# Difference between revisions of "Solution 3"

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3Ea - Solutions (author: Tao Yue, state: unchanged) | 3Ea - Solutions (author: Tao Yue, state: unchanged) | ||

## Revision as of 11:30, 13 December 2013

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3Ea - Solutions (author: Tao Yue, state: unchanged)

**Solution to Fibonacci Sequence Problem**

```
(* Author: Tao Yue
Date: 19 July 1997
Description:
Find the first 10 Fibonacci numbers
Version:
1.0 - original version
*)
program Fibonacci;
var
Fibonacci1, Fibonacci2 : integer;
temp : integer;
count : integer;
begin (* Main *)
writeln ('First ten Fibonacci numbers are:');
count := 0;
Fibonacci1 := 0;
Fibonacci2 := 1;
repeat
write (Fibonacci2:7);
temp := Fibonacci2;
Fibonacci2 := Fibonacci1 + Fibonacci2;
Fibonacci1 := Temp;
count := count + 1
until count = 10;
writeln;
(* Of course, you could use a FOR loop or a WHILE loop
to solve this problem. *)
end. (* Main *)
```

**Solution to Powers of Two Problem**

```
(* Author: Tao Yue
Date: 13 July 2000
Description:
Display all powers of two up to 20000, five per line
Version:
1.0 - original version
*)
program PowersofTwo;
const
numperline = 5;
maxnum = 20000;
base = 2;
var
number : longint;
linecount : integer;
begin (* Main *)
writeln ('Powers of ', base, ', 1 <= x <= ', maxnum, ':');
(* Set up for loop *)
number := 1;
linecount := 0;
(* Loop *)
while number <= maxnum do
begin
linecount := linecount + 1;
(* Print a comma and space unless this is the first
number on the line *)
if linecount > 1 then
write (', ');
(* Display the number *)
write (number);
(* Print a comma and go to the next line if this is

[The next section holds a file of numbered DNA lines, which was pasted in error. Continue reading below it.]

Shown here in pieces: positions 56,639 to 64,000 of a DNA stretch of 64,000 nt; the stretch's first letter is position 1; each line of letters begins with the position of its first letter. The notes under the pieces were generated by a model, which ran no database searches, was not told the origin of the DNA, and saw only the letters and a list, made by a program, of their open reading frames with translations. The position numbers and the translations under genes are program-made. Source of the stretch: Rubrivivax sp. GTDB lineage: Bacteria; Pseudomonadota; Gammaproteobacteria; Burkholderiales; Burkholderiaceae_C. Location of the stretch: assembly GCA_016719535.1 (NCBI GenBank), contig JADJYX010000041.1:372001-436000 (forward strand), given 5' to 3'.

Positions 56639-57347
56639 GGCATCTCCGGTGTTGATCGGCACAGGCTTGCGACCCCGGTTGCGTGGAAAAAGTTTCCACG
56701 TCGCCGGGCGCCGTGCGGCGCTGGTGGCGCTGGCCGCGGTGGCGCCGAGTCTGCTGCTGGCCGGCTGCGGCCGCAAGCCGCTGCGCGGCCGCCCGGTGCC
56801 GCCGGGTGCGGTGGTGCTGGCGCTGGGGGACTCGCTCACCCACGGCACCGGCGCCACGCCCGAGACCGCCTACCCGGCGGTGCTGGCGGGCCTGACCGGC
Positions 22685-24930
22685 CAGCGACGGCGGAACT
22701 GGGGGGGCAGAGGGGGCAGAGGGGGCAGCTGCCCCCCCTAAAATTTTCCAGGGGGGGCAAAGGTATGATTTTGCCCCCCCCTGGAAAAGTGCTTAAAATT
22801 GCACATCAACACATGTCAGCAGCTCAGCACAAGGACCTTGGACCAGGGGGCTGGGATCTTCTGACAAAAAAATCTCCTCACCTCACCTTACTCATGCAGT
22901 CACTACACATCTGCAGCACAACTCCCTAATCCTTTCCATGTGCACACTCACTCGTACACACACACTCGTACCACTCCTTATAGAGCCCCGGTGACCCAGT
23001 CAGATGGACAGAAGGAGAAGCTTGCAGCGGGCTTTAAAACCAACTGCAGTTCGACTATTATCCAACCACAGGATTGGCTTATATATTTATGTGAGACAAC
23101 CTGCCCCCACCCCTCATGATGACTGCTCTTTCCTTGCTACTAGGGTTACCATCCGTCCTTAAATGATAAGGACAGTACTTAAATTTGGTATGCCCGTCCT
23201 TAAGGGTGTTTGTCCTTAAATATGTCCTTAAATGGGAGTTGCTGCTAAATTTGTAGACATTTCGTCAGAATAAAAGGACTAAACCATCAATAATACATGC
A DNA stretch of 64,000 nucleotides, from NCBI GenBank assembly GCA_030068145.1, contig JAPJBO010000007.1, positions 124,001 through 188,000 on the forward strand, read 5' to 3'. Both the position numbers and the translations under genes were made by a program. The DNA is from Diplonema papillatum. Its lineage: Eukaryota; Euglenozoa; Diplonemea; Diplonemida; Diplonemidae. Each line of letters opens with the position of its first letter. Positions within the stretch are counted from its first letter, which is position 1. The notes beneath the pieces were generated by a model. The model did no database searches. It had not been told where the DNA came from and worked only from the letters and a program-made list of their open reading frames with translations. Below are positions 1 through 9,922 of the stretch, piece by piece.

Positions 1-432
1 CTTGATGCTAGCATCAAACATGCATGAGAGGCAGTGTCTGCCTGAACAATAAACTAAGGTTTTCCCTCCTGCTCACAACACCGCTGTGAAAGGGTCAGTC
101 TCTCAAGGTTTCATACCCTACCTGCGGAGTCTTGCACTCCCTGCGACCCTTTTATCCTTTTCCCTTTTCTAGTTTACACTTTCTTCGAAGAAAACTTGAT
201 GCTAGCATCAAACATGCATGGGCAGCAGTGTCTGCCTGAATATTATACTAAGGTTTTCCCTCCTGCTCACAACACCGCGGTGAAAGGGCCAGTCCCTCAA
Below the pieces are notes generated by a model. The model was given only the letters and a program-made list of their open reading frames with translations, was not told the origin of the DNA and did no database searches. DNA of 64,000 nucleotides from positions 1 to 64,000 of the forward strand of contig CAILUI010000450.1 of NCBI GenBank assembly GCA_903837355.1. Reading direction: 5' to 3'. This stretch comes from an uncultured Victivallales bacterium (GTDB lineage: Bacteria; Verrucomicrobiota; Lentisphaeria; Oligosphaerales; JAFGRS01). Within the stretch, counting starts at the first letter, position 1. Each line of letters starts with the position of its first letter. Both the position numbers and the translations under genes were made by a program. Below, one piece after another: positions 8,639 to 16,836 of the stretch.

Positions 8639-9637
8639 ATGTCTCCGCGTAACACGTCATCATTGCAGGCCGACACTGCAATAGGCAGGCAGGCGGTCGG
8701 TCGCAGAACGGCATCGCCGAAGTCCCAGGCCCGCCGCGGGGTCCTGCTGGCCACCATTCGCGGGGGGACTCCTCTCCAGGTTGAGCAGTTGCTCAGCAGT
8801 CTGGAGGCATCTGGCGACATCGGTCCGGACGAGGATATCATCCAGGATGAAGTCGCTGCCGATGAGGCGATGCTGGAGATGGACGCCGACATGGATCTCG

the last number on the line UNLESS it is the
last number of the series *)
if (linecount = numperline) and not (number * 2 > maxnum) then
begin
writeln (',');
linecount := 0
end;
(* Increment number *)
number := number * base;
end; (* while *)
writeln;
(* This program can also be written using a
REPEAT..UNTIL loop. *)
end. (* Main *)
```

Note that I used three constants: the base, the number of powers to display on each line, and the maximum number. This ensures that the program can be easily adaptable in the future.

Using constants rather than literals is a good programming habit to form. When you write really long programs, you may refer to certain numbers thousands of times. If you hardcoded them into your code, you'd have to search them out. Also, you might use the same value in a different context, so you can't simply do a global Search-and-Replace. Using a constant makes it simpler to expand the program.

Also note that I used the `longint` type for the number variable. This is because to fail the test `number <= 20000`, `number` would have to reach `32768`, the next power of two after `16384`. This exceeds the range of the integer type: `-32768` to `32767`. (try it without `longint` and see what happens)

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